By Suzy Evans
Chicago theater is like one big family – which is great when everybody gets along but makes for some very public gossip when things go slightly awry. In the wake of American Theater Company’s HUGE FALLOUT earlier this year, the latest riff is happening over at Theatre Building Chicago, an organization that both provides a venue for emerging companies' work and produces its own, primarily musical theater. The Steppenwolf staged its first Chicago production there in 1979.
TBC’s board fired executive director Joan Mazzonelli, who had been with the company since 1985, because she wasn’t the person to take the company to the next level. This action set forth a slew of drama as longtime artistic director John Sparks stepped down in solidarity, and co-founder Ruth Higgins (who now lives in the Europe and hasn’t been involved with the theater for 10 years) sent a public letter to the board in which she argued for stability amidst the current financial crisis.
For all its longevity, Theatre Building Chicago is still fragile. Like all small and medium-sized arts organizations, its future is tied ideas, ideals and good people who make sure that the necessary work gets done. It does not take long for such organizations to fall apart. What a travesty to have 33 years of work become a parking lot.She then suggested the board members (most of whom are newcomers according to the Chicago Reader) resign.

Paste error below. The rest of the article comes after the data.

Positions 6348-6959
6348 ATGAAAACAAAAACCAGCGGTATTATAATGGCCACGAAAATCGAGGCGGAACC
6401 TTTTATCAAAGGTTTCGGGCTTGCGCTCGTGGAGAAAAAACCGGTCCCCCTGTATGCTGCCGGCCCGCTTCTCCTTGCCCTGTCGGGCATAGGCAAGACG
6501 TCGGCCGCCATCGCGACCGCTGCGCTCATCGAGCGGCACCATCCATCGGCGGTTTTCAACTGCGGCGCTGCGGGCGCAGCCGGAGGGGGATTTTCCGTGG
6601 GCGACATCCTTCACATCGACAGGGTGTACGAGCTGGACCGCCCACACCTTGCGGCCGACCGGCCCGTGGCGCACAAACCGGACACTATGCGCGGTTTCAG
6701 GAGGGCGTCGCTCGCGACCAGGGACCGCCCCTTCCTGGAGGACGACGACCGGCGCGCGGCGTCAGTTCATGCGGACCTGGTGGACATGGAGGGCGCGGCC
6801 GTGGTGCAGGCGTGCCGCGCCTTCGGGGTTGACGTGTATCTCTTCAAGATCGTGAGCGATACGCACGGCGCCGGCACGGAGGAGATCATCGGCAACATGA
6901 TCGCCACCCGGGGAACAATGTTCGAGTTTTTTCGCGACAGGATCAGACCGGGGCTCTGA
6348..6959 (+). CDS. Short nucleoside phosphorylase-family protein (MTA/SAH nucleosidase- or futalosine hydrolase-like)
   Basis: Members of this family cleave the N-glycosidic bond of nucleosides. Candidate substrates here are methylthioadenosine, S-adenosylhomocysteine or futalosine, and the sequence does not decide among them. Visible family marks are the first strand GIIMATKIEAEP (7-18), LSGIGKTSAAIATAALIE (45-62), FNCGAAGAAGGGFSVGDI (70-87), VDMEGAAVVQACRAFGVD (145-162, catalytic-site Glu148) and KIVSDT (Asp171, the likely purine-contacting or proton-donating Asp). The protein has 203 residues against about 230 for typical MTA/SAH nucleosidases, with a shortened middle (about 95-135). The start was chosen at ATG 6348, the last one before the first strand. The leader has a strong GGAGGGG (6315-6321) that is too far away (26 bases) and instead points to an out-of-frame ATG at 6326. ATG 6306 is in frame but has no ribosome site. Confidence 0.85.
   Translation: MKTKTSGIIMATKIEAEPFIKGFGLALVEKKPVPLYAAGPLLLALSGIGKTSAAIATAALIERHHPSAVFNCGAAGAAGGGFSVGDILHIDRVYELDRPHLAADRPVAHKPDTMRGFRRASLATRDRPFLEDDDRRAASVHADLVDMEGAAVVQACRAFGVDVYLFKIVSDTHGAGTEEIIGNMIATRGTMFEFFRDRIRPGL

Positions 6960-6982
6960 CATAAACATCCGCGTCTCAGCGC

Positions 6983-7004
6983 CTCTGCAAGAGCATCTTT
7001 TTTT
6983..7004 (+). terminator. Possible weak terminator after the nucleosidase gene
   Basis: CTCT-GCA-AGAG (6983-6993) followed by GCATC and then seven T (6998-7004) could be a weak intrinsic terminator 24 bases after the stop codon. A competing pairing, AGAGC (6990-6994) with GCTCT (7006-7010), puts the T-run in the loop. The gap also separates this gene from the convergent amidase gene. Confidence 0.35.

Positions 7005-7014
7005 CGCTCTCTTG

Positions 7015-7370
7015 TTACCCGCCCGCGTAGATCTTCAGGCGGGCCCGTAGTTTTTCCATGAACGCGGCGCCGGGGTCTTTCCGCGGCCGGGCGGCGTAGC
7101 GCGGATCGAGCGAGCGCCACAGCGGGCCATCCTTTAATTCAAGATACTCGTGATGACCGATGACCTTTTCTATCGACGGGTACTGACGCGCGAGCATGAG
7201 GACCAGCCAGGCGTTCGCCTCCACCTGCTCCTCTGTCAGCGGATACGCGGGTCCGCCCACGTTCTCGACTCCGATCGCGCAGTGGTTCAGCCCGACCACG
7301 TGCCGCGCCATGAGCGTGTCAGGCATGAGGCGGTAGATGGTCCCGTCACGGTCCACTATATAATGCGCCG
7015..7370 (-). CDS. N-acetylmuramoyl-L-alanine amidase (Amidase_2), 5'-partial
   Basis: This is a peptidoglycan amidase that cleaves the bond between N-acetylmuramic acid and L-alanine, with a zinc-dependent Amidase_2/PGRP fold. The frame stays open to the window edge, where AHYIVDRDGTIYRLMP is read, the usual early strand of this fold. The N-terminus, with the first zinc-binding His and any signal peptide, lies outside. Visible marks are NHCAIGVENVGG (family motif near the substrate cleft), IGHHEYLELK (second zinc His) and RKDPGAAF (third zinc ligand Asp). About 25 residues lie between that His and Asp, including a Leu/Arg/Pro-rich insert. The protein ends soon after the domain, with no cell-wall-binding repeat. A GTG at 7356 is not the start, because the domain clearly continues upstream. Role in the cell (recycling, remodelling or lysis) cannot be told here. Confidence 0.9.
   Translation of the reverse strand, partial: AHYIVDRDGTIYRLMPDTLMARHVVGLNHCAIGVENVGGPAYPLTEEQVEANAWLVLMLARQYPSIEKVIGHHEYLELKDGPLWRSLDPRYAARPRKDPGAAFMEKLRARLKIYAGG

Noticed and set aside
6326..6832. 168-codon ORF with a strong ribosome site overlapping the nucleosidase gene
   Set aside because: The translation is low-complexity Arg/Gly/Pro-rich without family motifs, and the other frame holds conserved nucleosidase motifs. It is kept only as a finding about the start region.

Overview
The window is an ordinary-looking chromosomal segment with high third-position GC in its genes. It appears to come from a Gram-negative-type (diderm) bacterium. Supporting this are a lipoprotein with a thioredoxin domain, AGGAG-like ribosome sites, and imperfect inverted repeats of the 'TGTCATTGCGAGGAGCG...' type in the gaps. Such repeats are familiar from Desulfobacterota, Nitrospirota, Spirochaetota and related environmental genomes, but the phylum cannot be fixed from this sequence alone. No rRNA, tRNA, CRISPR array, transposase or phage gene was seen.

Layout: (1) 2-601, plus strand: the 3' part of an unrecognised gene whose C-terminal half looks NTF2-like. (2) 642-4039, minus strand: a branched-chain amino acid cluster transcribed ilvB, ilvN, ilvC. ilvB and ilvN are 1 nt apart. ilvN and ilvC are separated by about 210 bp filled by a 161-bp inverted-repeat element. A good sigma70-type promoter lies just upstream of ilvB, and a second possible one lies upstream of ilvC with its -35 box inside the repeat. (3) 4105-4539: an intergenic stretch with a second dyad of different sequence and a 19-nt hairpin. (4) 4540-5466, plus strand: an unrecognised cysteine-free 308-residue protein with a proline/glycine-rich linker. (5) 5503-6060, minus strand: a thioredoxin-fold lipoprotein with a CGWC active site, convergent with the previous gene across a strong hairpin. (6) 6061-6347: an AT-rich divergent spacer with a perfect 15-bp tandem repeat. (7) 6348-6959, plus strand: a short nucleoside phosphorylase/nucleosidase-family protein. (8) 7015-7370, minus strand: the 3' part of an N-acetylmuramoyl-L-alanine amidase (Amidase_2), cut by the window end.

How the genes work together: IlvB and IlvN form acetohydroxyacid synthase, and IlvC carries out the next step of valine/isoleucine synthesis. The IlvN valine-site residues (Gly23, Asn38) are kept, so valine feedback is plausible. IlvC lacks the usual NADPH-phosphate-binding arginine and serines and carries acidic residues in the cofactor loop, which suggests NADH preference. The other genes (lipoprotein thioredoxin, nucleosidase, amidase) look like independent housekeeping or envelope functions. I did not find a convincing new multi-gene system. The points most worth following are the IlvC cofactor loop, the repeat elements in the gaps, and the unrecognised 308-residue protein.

Please, for the good of all, step aside and allow those who understand how things should be done, to get on with it. Your immediate resignations would facilitate this organization to continue its service without jeopardizing the work of so many. Make a responsible decision.The board responded, somewhat passive aggressively, to Higgins letter with an open letter of its own.
We are happy to see her renewed interest in the organization from which she has been absent for 10 years. It is our hope that even though she is far removed from Chicago in the Netherlands she will continue to support the organization beyond this current situation.The letter goes on to talk about how TBC “belongs to no one person” and “a call for a new board is not the answer.” However, Board President Craig Wilson, offered to step down if Sparks would agree to stay on. But TBC announced that Associate Artistic Director Allan Chambers would be taking over Sparks’ position last Monday.
Sounds like a big family feud if you ask me.